Sleeping under a tarp is becoming a popular alternative to tent camping.
If you prioritize light weight and don’t mind being a little more in touch with nature, a tarp tent could be an excellent choice.
Read on for reviews of the best camping tarps and everything you need to know about tarp camping.
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- Top 15 Best Camping Tarp Reviews 2021
- Sea to Summit Escapist Tarp
- MSR Thru-Hiker 100 Wing Canopy Shelter
- Eagles Nest Outfitters Housefly Rain Tarp
- Rab Siltarp 2 Shelter
- Rab Element Solo Shelter
- Aqua Quest Guide Tarp
- ENO Profly XL Rain Tarp
- Kelty Noah’s Tarp
- Paria Sanctuary SilTarp
- Chill Gorilla Hex Hammock Rainfly Tarp
- Free Soldier Waterproof Portable Tarp
- Redcamp Waterproof Camping Tarp
- Yuedge Camping Tarp
- W-UpBird Tarp
- MSR Rendezvous 120 Wing Canopy Shelter
- How to Choose the Best Camping Tarp
- Why Sleep Under a Tarp?
- The Best Way to Set Up a Camping Tarp
- Tips for Sleeping Comfortably Under a Tarp
Top 15 Best Camping Tarp Reviews 2021
Sea to Summit Escapist Tarp
Review: This is an excellent quality, well-designed tarp made of 15D Ultra-Sil Nano nylon. It comes in 2 sizes and can be set up in multiple ways.
- Very user-friendly and versatile.
- Can be set up either between trees or with 2 hiking poles.
- The stuff sack includes instructions for different setup configurations.
- If you’re a newbie to tarp camping, Sea to Summit also do a tent inner that is compatible with the tarp so you can have a little backup if the occasion calls for it.
- Pretty pricey.
MSR Thru-Hiker 100 Wing Canopy Shelter
Review: Another top of the line lightweight tarp that is ideal for ultralight thru-hikers and can be used alone or with the MSR mesh tent.
It is made of waterproof silnylon and packs down into a tiny pocket.
- One of the lightest tarps on the market weighing only 1 lbs.
- Compatible with the MSR Thru-Hiker Mesh Tent for insect prone areas.
- Shelters 2-3 people.
- Comes with 6 red ultralight stakes and 6 reflective guy lines.
- Again, this is not a cheap option.
Eagles Nest Outfitters Housefly Rain Tarp
Review: This tarp uses a slightly different design to the A frame styles above, with extra flaps to form overlapping doors at the ends for wind and rain protection.
Made of 210D ripstop nylon, it weighs just over a pound and is durable and ideal for harsher weather conditions.
- Overlapping doors provides more rain protection than the simple 2 wall A-frame tarp styles.
- Robust and durable so will cope with stormy weather.
- Compatible with ENO hammocks.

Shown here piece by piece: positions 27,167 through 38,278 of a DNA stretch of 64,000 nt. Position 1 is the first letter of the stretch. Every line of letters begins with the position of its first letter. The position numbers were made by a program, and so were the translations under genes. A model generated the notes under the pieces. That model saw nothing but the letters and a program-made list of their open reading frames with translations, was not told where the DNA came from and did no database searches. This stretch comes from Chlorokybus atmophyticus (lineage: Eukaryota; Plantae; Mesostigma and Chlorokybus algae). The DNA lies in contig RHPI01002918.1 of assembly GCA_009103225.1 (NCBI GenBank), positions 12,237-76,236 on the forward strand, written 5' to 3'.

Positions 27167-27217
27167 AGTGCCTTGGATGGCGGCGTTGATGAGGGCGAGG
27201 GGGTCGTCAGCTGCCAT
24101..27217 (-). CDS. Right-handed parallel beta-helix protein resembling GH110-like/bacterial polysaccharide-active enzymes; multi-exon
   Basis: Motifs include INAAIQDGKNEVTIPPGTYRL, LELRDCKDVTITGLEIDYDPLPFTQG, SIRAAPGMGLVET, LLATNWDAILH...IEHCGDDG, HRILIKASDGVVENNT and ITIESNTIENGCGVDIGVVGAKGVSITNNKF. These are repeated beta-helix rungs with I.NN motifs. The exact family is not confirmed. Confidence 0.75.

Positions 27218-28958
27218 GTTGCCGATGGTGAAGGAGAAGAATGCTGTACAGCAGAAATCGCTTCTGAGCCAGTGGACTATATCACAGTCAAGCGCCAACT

- 8 stakes required for setup need to be purchased separately.
Rab Siltarp 2 Shelter
Review: This is a top quality ultralight tarp by leading UK brand, Rab. It is made of silicone impregnated 30D Cordura which is light, strong and waterproof.
- Multiple webbing loops support a variety of set ups.
- Weighs just 14 oz.
- Can be set up using trees if you don’t want to use trekking poles.
- Durable material is very waterproof.
- A little pricey.
Rab Element Solo Shelter
Review: Another excellent option from Rab, this shelter resembles more of an ultralight tent and is designed to be used more at ground level.
2 people can fit very snugly without their gear but its ideally a 1 person shelter.
- Easy to set up, even in the wind.
- Extremely lightweight (around 11 oz.).
- Compatible with the Rab mesh tent for insect prone camping trips.
- Affordable for a high end product.
- No attachments for guy lines along the sides makes its less likely to stand up to more severe weather.
- Not quite long enough for people 6’ and taller.
- Doesn’t come with stakes or guy lines.
Aqua Quest Guide Tarp
Review: This tarp is one of the best on the market for its balance of waterproofing and light weight.
Made of 40D ripstop nylon and treated with both PU and silicone coatings, this tarp is durable and weather proof.
- Very waterproof with both PU and silicon coatings.
- Comes in a range of different sizes with the smallest weighing only 14.4 oz.
- Multiple tie out points along all edges and in the middle makes for a very secure set up.
- Doesn’t come with stakes or guy lines.
ENO Profly XL Rain Tarp
Review: This is another versatile and top quality product from ENO. It’s heavier than most backpackers will want to bother with, but it’s large enough to cover 2 hammocks so maybe you buddy can carry the food!
- 8 attachment points makes this tarp stable and secure.
- Large size (13’ x 9’2”) provides excellent coverage from wind and rain.
- Large enough to cover 2 hammocks.
- Weighs a little over 2 lbs.
- Stakes sold separately.
Kelty Noah’s Tarp
Review: This is a solid performer in the tarp world and at a very affordable price. If you need a larger size is also comes in a 12’ x 12’ option.
The only drawback is the weight.
- Come with stakes and 4 adjustable guy lines.
- Has plenty of tie out points so can be set up in different configurations.
- Affordable and very durable for the price.
- 9’ x 9’ is a decent size.
- 1 lb 12 oz is unfortunately pretty heavy for a tarp.
Paria Sanctuary SilTarp
Review: This is an excellent midrange tarp. It is very lightweight, waterproof, and comes with everything you need to set it up (except for the hiking poles).